• Felecia Gilmore-Long

Meet Dorothy | cdc monthly - February 2018

"I believe people get their roots down when they own their own houses...take pride in them. That, in turn, is good for the whole city.”

In the 1960s, many of America’s oldest inner city neighborhoods were being bulldozed and residents were moved to public housing projects under the urban renewal movement. The financial industry deemed inner city neighborhoods as places far too risky and unfit for good business investments.

Dorothy Mae Richardson refused to see her neighborhood continue to decay. “I could see houses starting to lean, windows rotting away. The solution was not to tear down the whole neighborhood and move everybody into public housing. The solution was to fix the houses.” Richardson and her neighbors formed Citizens Against Slum Housing to raise money to help poor renters become homeowners.

“It all got started because of one block club…We were sick to death of all the terrible houses, the slum landlords and the rats. We planned to clean up 24 houses. We got the landlord to agree to the plan, and he gave us the spray and stuff to kill the rats and cockroaches. We got through five houses and ran out of the stuff and he reneged on his promise…”

Richardson and the block club knew money was the key to success. They enlisted city bankers and government officials to join in support of improving the neighborhood. The group then persuaded 16 financial institutions to support their neighborhood improvement efforts by making loans, capitalizing a revolving loan fund, and rehabilitate rundown homes.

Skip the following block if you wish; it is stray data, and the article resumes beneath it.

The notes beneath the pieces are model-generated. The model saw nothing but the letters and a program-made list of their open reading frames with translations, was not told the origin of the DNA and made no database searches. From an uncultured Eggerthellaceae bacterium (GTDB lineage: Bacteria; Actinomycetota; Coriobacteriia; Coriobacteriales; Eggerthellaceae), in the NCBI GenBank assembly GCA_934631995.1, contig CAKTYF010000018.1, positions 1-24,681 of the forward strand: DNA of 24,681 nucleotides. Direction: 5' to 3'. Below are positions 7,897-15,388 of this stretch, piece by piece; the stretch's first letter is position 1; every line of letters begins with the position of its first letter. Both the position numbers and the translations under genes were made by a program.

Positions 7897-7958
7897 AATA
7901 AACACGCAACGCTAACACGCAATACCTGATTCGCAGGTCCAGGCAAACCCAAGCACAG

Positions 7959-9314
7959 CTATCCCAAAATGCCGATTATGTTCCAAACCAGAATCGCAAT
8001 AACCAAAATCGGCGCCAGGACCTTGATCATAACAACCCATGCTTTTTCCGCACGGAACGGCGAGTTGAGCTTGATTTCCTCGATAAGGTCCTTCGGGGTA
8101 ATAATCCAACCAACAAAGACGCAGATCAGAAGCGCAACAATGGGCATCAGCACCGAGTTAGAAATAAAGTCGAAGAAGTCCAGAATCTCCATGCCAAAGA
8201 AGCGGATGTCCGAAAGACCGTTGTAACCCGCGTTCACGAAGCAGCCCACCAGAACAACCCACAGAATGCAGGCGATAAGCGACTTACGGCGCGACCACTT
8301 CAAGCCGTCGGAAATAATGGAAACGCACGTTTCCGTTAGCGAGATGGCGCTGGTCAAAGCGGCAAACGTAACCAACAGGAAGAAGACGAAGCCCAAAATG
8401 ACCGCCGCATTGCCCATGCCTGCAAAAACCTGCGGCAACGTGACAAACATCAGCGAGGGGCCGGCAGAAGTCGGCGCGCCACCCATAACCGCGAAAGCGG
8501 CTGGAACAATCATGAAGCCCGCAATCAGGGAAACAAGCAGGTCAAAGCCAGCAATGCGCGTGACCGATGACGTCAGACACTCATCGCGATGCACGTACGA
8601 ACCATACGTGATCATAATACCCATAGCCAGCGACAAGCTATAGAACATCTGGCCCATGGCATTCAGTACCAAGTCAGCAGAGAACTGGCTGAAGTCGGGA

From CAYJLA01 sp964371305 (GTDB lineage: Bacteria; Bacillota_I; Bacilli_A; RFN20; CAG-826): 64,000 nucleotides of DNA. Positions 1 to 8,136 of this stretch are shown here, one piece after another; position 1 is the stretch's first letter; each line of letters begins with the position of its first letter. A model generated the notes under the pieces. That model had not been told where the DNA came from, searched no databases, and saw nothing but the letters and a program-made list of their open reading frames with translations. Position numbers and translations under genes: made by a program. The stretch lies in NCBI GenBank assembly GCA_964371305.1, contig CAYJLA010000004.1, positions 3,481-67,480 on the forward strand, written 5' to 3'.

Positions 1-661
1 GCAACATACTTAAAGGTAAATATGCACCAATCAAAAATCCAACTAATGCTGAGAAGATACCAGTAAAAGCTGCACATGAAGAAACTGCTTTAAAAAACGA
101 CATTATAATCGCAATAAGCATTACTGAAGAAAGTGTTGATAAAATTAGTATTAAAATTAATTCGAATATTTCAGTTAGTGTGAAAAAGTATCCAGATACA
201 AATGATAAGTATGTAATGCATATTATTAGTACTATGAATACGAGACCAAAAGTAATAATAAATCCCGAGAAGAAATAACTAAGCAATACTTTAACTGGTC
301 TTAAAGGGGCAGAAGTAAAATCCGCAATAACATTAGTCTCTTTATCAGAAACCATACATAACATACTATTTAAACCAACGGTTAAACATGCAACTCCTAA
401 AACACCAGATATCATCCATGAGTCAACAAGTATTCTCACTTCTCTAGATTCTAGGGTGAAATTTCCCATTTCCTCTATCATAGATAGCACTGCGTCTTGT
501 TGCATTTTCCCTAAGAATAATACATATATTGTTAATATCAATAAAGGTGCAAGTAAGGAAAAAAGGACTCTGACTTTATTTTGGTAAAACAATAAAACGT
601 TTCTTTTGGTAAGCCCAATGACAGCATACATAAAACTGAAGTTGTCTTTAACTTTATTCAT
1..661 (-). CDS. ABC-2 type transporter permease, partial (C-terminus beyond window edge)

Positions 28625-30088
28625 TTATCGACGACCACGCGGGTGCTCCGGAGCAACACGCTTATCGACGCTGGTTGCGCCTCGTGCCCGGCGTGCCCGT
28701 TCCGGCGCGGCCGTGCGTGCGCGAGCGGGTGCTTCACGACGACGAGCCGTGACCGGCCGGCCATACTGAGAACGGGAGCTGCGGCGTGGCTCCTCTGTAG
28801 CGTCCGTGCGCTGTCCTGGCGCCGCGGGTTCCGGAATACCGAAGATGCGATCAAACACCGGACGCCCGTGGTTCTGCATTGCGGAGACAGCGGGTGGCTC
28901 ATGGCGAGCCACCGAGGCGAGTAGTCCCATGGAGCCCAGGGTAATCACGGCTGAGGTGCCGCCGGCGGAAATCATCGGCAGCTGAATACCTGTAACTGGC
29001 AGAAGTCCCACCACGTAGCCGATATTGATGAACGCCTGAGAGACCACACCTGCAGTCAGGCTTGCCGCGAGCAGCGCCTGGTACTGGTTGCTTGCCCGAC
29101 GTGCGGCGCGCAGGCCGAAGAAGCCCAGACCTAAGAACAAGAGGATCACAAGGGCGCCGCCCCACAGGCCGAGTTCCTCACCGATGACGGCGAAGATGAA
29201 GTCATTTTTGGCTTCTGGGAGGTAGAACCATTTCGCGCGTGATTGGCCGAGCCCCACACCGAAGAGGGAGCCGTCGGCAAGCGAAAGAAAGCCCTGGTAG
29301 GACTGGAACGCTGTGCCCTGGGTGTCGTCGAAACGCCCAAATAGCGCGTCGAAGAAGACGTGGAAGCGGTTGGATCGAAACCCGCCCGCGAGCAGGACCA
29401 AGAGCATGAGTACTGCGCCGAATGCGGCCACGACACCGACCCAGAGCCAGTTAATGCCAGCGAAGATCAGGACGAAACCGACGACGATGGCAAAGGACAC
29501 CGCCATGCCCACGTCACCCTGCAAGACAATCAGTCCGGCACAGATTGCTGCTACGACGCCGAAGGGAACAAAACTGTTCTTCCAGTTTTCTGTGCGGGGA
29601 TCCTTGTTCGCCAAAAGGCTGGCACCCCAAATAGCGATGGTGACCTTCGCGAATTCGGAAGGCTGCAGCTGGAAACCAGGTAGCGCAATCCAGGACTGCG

Richardson’s group raised $750,000 in grants from the area lending institutions, and the funds were used to create the Neighborhood Housing Services (NHS) of Pittsburgh in 1968. The accomplishments of NHS of Pittsburgh became a resource for community leaders and led to the founding of similar programs in cities nationwide.

In 1978, Congress institutionalized the NHS network by establishing the Neighborhood Reinvestment Corporation, known today as NeighborWorks America, with its mission based on the community development efforts set forth by Richardson and her neighborhood a decade prior.

In honor of Richardson’s life work, NeighborWorks America created the Dorothy Richardson Award for Resident Leadership a year after her passing in 1991. The award recognizes seven community leaders from around the country for their outstanding contributions to their communities.

Since its inception, four resident leaders nominated by CDC of Tampa have been recognized as Dorothy Richardson Awardees (the most by any NeighborWorks network member). Ms. Evangeline Best, Ms. Denese Meteye-James, Dr. Richard Briscoe and Dr. Maxine Woodside have all made incredible contributions to their local communities--just as Dorothy Richardson did before them.

Dorothy: your CDC of Tampa family is proud of the history you made, and even more proud to be an ongoing part of creating positive change for people and communities all over America. Thank you for inspiring us to create economic opportunities that advance opportunity everyday.



Dr. Maxine Woodside was recognized as a Dorothy Richardson Awardee in fall 2017. As part of her recognition, NeighborWorks America produced this video in her honor:

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